Today’s Solutions: December 06, 2022

A key goal of public transportation is to reduce the number of cars on the road and therefore improve air quality and reduce emissions, especially in urban areas, but a small detail in the US federal tax code is actually working against this goal. The federal tax code has an exemption for employer-paid parking which subsidizes personal vehicle transportation. Repealing this tax exemption, or at least working around it, could be an easy solution for less crowded roads and cleaner skies.

Employers are quick to invest in tax-free subsidized parking for employees, but this not only increases the number of vehicles on the road but does so during peak commute hours. Furthermore, it rewards private vehicle drivers, while failing to reward those who choose to take public transportation.

Although it’s unlikely that this federal exemption will be repealed, auxiliary policies at the state and city level can help counteract its effects. For example, the District of Columbia enacted an amendment that requires companies with 20 or more employees who subsidize parking at work to offer an equal corresponding benefit to those employees who choose not to drive. This could be a credit to help pay for public transportation passes or financial compensation for those who bike or walk to work.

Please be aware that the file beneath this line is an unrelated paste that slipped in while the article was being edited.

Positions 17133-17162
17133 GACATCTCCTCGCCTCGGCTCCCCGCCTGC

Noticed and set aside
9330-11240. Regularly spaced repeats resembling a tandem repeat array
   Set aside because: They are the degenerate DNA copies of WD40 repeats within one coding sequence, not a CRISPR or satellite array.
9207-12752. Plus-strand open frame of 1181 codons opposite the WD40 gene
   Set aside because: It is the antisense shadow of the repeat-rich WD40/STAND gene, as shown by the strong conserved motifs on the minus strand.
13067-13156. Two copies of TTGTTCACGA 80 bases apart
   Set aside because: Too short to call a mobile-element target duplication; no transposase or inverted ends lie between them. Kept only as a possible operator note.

California has a similar policy in place and found that when all employees of eight companies were offered a benefit equal to free parking, private vehicle commuting dropped by 17 percent, carpooling increased 64 percent, and transit ridership increased 50 percent. The companies themselves reported that the change was easy and affordable to implement and helped them recruit and retain employees.

Although the equal parking benefit mandate slightly increases a company’s federal and state taxes, it has proven to be highly effective in incentivizing green methods of transportation for healthier communities and less congested roads. Anyone who lives in an urban area knows how tempting the reward of free parking can be. If we create equal incentives for greener methods of transportation, employees can continue to reap the maximum number of personal benefits while cutting down their personal footprint.

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